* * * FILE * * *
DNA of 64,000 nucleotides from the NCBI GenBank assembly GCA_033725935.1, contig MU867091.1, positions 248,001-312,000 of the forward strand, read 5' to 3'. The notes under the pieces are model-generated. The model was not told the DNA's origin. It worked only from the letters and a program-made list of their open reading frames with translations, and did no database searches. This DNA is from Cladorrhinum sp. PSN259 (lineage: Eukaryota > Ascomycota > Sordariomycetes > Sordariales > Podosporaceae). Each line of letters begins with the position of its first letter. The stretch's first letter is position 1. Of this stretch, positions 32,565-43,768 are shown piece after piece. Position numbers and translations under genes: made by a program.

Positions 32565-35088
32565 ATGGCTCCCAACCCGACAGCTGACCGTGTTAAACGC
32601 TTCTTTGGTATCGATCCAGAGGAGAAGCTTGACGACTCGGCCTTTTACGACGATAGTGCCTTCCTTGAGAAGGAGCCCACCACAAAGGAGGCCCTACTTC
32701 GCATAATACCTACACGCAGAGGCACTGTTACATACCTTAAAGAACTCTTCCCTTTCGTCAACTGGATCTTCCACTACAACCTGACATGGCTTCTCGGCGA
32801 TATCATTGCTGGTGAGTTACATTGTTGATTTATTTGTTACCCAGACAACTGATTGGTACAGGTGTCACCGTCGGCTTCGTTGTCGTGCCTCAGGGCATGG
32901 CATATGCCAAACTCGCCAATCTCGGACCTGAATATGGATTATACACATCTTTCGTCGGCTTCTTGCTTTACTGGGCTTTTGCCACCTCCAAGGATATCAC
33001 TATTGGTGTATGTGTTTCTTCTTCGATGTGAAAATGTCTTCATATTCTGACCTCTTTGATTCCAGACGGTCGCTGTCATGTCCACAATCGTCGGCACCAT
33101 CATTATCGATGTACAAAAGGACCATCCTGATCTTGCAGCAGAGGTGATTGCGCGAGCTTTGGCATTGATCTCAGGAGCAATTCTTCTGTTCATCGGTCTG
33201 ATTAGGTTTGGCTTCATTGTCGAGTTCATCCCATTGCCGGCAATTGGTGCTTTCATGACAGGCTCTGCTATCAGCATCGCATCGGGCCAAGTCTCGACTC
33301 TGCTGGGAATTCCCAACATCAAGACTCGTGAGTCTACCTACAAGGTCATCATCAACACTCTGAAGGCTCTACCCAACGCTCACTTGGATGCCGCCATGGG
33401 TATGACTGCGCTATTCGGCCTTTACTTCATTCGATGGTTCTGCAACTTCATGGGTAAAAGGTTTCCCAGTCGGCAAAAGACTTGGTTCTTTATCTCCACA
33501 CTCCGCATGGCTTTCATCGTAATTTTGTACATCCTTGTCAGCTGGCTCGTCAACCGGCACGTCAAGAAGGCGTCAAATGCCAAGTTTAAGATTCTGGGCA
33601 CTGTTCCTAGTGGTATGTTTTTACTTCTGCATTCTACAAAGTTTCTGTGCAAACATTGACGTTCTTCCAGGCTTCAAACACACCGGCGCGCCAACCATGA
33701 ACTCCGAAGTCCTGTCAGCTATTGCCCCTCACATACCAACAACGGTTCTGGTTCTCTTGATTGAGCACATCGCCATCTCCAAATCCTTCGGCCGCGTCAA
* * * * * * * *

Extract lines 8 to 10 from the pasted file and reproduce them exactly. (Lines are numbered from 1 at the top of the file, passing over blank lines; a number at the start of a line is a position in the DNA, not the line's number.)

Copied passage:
33001 TATTGGTGTATGTGTTTCTTCTTCGATGTGAAAATGTCTTCATATTCTGACCTCTTTGATTCCAGACGGTCGCTGTCATGTCCACAATCGTCGGCACCAT
33101 CATTATCGATGTACAAAAGGACCATCCTGATCTTGCAGCAGAGGTGATTGCGCGAGCTTTGGCATTGATCTCAGGAGCAATTCTTCTGTTCATCGGTCTG
33201 ATTAGGTTTGGCTTCATTGTCGAGTTCATCCCATTGCCGGCAATTGGTGCTTTCATGACAGGCTCTGCTATCAGCATCGCATCGGGCCAAGTCTCGACTC